The streets of Italy hit Dayton!

Piada’s fast-casual concept takes off south of town

By Brandy King


Photo: Angel hair pasta with diavolo sauce and Italian sausage at Piada


A few years ago, one of the cofounders of Bravo sold his stakes in the company and launched the concept of a fast-casual Italian eatery. Piada made its debut in Columbus, Ohio, and then spread to the southern Dayton ‘burb of Centerville in 2012. The eaters have spoken, and they clearly want more Piada, since two more stores are opening here (Beavercreek and Kettering), as well as in other Ohio markets and Indianapolis. The best way to describe it is the Chipotle of the Italian world. While restaurants hate to be compared to one another – come on, everyone wants to be the next Chipotle.

The concept is pretty simple. You choose your base: angel hair pasta, salad or piada – which is a paper-thin Italian flatbread wrap that the founder discovered on his travels in Northern Italy. You then choose your protein, which is anything from grilled rosemary lemon chicken to calamari fritte. The meat you choose is what determines the price of your entree. From there, you can add nearly any Italian accoutrement you could imagine – white bean salad, fresh greens, sauteed veggies, tons of fresh cheeses, crispy pancetta and both cold and warm sauces. Not enough carbs in the piada for you? You can get angel hair pasta in your wrap as a topping. You can also pick a smaller version of each and pair them as a combo, or choose one with lobster bisque or tomato basil soup. There are also a lot more beverage options than your standard sandwich joints offer. Of course, you have Pepsi products, but there’s also an Italian soda fountain, and offerings of beer, wine and frozen peach Bellinis.

Since it’s deli-style ordering, the point of service isn’t that relevant. The employees are as pleasant as can be expected in a fast-food situation, some of them even more. The line and restaurant are both very open, so it’s noisy, and you might get the feeling that they tire of repeating themselves because you can’t hear them. If you think they’ve skimped on a certain ingredient, just ask for more. The whole beauty of a build-your-own entree concept is that few things are off-limits or rationed. We’ve all been at places where we like certain aspects of a dish, but would be more likely to order it if there were sauteed zucchini instead of red onions, or some equally small change that they’re “not allowed” to make in the kitchen.

Usually, we choose eateries and home-cooked meals based on what everyone likes, which means we don’t eat a lot of Italian food, because my husband has a nemesis in tomatoes. This is what makes Piada perfect for us, and probably a lot of couples and families. You don’t end up with two happy eaters, while the other picks veggies out of their entree.

I had eaten at Piada before, ordered the side salad and small piada, and really enjoyed it. There was plenty for lunch, and probably enough for dinner. I’d heard a lot of their recipes for things like soups and calamari were the same as the Bravo and Brio chains, so I thought I’d switch it up and couple my wrap with the tomato basil soup. They don’t label it as a bisque, but it’s very creamy. It’s also, hands down, the best tomato soup I’ve ever had in my life. I chose the grilled rosemary chicken again for my wrap (I promise to switch it up next time), and filled it with bitey parmesan, lots of pancetta and almost every vegetable they had.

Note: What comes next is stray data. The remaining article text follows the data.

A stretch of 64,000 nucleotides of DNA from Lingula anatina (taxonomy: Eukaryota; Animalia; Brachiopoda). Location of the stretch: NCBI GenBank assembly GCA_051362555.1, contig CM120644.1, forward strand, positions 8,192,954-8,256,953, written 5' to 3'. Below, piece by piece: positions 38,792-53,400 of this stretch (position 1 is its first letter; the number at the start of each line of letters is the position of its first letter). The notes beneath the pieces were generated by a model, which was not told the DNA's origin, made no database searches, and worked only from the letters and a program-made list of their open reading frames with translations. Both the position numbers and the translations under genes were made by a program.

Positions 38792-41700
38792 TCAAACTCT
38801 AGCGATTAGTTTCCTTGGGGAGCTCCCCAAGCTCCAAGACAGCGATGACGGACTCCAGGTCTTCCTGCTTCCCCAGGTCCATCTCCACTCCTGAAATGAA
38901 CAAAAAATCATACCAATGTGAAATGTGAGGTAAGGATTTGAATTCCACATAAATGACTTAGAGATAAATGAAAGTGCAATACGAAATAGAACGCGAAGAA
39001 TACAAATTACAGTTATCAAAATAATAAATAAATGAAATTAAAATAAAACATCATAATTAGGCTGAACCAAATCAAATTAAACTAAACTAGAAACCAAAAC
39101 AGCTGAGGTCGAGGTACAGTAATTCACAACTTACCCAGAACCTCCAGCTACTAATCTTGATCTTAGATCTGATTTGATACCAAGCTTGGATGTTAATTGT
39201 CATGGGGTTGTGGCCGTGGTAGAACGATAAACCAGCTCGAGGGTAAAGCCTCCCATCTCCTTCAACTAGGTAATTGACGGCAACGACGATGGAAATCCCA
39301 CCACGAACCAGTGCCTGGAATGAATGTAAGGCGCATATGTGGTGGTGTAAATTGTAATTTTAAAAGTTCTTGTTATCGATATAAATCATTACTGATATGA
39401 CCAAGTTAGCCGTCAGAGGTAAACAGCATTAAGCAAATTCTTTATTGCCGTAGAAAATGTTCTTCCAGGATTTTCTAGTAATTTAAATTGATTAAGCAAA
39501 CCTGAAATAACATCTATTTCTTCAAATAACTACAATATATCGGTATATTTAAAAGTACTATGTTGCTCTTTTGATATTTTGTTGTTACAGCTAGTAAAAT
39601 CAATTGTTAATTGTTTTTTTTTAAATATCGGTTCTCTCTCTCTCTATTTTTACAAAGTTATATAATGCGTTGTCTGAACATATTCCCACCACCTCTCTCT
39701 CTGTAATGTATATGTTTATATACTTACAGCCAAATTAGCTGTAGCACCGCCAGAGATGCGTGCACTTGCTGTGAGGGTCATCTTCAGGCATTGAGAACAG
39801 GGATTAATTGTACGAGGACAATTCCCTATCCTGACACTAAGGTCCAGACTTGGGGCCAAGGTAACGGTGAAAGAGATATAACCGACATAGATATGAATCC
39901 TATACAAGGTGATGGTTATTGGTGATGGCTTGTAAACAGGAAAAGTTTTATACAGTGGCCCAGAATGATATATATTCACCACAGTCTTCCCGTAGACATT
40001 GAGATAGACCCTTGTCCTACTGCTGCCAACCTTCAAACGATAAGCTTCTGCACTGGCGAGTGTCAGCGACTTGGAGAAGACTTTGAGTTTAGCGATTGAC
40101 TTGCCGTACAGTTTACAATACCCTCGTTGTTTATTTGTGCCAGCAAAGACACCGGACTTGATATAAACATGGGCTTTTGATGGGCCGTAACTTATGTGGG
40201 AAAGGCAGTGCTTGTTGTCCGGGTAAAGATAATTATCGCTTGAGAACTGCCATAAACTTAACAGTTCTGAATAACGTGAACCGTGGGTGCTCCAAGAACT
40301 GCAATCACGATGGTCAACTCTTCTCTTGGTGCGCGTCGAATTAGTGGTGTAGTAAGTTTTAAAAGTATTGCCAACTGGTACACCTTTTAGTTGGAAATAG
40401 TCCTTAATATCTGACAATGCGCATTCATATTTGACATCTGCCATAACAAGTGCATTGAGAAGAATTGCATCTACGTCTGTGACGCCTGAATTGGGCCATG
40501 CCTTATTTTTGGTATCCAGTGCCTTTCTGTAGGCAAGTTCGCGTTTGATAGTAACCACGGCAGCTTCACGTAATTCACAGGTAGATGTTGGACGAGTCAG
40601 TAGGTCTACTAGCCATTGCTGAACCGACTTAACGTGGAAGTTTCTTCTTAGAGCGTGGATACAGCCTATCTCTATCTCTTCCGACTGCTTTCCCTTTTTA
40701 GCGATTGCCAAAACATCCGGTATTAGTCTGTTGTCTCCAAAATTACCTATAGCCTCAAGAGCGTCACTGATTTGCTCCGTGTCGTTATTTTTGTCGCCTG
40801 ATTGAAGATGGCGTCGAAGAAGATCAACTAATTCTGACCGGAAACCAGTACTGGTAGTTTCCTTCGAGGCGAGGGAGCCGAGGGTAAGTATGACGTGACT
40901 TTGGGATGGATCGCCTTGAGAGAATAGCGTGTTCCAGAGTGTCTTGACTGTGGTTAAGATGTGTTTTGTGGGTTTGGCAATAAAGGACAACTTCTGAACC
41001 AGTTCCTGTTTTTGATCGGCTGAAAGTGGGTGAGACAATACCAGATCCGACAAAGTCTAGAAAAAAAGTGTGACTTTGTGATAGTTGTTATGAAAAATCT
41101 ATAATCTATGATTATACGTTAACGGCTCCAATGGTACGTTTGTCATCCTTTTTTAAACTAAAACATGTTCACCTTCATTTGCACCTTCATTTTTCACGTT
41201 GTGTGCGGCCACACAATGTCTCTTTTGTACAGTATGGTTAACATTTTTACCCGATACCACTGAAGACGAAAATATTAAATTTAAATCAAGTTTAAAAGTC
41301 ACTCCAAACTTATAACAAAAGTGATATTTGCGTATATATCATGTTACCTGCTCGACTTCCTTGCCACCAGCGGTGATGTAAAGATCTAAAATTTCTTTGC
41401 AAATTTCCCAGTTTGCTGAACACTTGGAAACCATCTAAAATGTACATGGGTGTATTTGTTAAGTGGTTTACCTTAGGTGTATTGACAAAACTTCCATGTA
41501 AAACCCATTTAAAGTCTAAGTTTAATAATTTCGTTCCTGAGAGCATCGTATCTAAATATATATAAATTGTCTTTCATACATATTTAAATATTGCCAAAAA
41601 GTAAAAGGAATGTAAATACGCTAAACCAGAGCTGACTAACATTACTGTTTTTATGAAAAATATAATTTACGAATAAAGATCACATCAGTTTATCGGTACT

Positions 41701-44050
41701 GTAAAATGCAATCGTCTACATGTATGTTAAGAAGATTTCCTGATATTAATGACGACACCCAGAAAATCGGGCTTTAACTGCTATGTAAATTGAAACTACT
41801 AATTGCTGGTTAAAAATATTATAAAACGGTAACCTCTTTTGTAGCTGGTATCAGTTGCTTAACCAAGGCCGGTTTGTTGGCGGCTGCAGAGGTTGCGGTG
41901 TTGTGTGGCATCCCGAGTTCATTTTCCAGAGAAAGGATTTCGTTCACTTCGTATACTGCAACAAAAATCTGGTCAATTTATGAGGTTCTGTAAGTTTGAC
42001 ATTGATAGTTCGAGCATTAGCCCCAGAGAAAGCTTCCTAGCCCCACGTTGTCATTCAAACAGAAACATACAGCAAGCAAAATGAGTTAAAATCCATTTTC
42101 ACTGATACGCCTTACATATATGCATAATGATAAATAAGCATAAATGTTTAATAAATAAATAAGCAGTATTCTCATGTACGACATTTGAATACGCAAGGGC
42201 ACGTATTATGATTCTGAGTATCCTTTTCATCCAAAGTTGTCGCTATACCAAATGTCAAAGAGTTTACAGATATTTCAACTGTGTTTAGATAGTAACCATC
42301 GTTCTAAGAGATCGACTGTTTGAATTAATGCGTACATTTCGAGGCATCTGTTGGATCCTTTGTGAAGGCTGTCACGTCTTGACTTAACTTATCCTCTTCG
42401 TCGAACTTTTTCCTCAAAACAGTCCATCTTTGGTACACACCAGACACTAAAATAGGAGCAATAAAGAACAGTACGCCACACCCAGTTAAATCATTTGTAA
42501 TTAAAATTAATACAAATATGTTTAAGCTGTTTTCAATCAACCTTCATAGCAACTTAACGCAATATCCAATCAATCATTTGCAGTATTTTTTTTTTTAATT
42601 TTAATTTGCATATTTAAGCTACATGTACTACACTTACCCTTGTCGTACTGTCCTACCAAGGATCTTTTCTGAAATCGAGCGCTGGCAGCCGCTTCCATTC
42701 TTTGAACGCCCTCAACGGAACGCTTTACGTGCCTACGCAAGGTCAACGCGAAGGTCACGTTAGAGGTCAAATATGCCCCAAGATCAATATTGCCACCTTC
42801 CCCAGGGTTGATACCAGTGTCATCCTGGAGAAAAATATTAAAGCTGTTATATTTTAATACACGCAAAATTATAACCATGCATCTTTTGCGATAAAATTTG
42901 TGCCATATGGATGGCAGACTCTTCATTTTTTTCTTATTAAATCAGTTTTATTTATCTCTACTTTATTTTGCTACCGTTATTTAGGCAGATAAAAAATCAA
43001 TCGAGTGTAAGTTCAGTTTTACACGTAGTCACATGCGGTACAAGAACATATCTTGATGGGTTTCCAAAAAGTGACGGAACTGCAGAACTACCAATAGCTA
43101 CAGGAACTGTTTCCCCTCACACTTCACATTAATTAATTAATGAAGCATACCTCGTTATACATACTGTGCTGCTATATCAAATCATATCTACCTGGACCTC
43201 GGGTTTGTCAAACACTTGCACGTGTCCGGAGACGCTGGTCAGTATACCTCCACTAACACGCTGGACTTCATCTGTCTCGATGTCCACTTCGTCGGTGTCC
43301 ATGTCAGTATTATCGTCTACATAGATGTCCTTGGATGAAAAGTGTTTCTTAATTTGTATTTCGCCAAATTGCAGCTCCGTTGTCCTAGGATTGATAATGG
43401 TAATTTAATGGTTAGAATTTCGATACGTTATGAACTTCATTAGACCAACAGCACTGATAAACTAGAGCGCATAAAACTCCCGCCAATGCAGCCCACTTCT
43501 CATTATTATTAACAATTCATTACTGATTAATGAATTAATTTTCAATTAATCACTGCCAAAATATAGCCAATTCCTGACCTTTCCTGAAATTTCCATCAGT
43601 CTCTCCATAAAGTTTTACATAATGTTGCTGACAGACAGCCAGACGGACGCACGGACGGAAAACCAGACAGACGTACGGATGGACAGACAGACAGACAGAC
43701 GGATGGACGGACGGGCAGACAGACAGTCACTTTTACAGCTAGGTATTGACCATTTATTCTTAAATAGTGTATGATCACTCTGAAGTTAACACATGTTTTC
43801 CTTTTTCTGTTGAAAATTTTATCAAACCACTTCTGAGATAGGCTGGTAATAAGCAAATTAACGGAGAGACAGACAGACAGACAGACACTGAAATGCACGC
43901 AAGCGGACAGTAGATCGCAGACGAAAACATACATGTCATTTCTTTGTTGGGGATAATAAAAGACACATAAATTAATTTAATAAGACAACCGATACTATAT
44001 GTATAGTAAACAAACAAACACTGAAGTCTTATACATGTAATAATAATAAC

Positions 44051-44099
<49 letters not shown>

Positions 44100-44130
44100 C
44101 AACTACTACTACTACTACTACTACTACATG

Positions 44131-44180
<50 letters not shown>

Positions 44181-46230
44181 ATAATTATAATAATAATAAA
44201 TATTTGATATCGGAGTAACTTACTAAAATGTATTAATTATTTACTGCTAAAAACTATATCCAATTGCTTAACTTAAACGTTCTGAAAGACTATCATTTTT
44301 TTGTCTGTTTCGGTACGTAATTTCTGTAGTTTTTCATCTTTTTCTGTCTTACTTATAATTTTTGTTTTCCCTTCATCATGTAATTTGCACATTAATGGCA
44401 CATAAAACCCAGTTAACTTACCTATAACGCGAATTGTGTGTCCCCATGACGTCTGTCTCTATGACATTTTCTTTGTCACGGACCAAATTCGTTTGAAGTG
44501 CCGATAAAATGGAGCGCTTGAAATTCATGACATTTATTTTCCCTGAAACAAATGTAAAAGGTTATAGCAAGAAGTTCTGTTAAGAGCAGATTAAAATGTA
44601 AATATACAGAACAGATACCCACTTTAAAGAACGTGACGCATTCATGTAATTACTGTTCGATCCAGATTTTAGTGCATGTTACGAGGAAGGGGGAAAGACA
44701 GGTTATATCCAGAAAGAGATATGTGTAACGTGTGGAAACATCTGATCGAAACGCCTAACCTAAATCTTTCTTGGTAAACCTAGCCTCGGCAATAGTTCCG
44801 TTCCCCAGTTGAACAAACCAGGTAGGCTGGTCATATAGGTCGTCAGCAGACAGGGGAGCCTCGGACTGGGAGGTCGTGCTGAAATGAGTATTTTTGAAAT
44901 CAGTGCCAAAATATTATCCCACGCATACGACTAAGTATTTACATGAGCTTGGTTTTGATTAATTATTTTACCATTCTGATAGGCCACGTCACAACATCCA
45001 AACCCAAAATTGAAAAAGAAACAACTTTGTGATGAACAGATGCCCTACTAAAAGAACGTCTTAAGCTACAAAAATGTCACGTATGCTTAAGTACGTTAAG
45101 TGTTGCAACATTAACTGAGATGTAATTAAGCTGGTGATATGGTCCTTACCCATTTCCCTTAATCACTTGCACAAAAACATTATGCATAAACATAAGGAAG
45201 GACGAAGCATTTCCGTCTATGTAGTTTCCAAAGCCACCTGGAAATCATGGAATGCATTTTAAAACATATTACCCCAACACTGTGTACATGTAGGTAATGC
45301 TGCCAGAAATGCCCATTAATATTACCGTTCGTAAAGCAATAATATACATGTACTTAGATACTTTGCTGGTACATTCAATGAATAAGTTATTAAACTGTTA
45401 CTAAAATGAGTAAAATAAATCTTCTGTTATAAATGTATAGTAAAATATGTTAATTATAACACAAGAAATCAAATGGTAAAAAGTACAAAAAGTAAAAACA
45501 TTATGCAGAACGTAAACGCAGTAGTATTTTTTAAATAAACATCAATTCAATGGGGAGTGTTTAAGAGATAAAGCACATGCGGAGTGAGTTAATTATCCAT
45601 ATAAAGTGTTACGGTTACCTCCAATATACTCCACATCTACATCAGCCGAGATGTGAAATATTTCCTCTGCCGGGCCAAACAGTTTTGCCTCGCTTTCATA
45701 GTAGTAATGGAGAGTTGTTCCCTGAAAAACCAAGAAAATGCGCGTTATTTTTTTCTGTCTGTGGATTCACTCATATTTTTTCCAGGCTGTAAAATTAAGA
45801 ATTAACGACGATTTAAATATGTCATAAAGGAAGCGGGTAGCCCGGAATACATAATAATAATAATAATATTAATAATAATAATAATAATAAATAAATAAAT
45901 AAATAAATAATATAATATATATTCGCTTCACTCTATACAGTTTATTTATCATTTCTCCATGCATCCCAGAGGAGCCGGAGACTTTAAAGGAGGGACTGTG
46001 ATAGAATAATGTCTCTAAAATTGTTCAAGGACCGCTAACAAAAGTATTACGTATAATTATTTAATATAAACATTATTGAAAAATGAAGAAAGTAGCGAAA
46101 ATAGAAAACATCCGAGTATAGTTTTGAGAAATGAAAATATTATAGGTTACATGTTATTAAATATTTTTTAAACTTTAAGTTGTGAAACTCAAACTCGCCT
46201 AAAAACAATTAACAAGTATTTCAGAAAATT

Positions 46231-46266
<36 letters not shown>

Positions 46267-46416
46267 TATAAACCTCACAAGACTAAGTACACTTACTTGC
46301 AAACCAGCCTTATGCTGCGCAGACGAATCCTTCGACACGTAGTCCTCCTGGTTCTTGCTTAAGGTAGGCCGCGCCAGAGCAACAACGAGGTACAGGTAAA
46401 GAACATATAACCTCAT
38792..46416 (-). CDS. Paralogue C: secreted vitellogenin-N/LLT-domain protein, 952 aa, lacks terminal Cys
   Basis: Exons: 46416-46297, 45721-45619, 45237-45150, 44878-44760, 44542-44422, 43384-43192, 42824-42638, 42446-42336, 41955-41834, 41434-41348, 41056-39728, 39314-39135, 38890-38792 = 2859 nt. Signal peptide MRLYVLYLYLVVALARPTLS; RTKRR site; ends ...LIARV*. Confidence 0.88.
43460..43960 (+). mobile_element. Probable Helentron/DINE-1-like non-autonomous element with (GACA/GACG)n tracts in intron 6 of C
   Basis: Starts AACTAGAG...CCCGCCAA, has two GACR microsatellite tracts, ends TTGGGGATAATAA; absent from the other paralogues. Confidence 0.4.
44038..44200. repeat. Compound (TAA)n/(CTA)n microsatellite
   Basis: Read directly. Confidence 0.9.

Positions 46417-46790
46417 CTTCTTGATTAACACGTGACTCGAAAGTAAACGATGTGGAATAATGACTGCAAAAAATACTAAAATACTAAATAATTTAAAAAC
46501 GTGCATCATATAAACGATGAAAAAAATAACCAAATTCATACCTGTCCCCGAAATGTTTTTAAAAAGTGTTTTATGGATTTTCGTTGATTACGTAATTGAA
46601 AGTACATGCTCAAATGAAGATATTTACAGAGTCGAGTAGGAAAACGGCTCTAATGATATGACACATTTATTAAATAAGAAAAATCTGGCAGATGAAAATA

Mr. FvF chose the pasta bowl (as I’ve mentioned before, he’s typically deprived of pasta at home), and I was stunned when I saw the size of this thing. Piada’s pasta container is easily as large as a full-size pasta or small serving bowl. I’d guesstimate that there were two cups of al dente angel hair in there, with toppings yet to be added. The diavolo, a creamy red sauce, paired really nicely with their sassy Italian sausage, fresh spinach and parmesan. If the basics at Piada aren’t enough for you, there are still accompaniments.  We sampled one of the artichoke Piada Sticks, which is very literal in its name – a large piada filled with seasoned artichokes and grilled until crispy. They also offer these in two other cheese varieties. Then there are the canoli chips served alongside chocolate chip cream, which everyone raves about. I have more of a pork tooth than a sweet tooth, and I never cared for canoli, so I’ll take it on everyone’s word that these are super. What I can vouch for is booze, and I’d sign over my 401K to have one of their frozen peach Bellini machines in my house.

Piada is to Bravo as Fazoli’s is to Olive Garden, and I mean that in the nicest way. You’re getting the same caliber of food, perhaps with slightly fewer choices, at a much lower price. Our total for two entrees, appetizer, one Italian soda and a cocktail was only $23. Given the quality and amount of food we enjoyed, there’s not much to convince you to go to a higher-priced Italian joint unless you want a longer wine list and a more intimate atmosphere. If you’re just looking for something fresh, filling and fast, look no further than Piada.

Piada is located at 1047 Miamisburg Centerville Road. For more information, call 937.938.1356 or visit


Reach DCP freelance writer Brandy King at and visit her blog, Caricature by Jay King.

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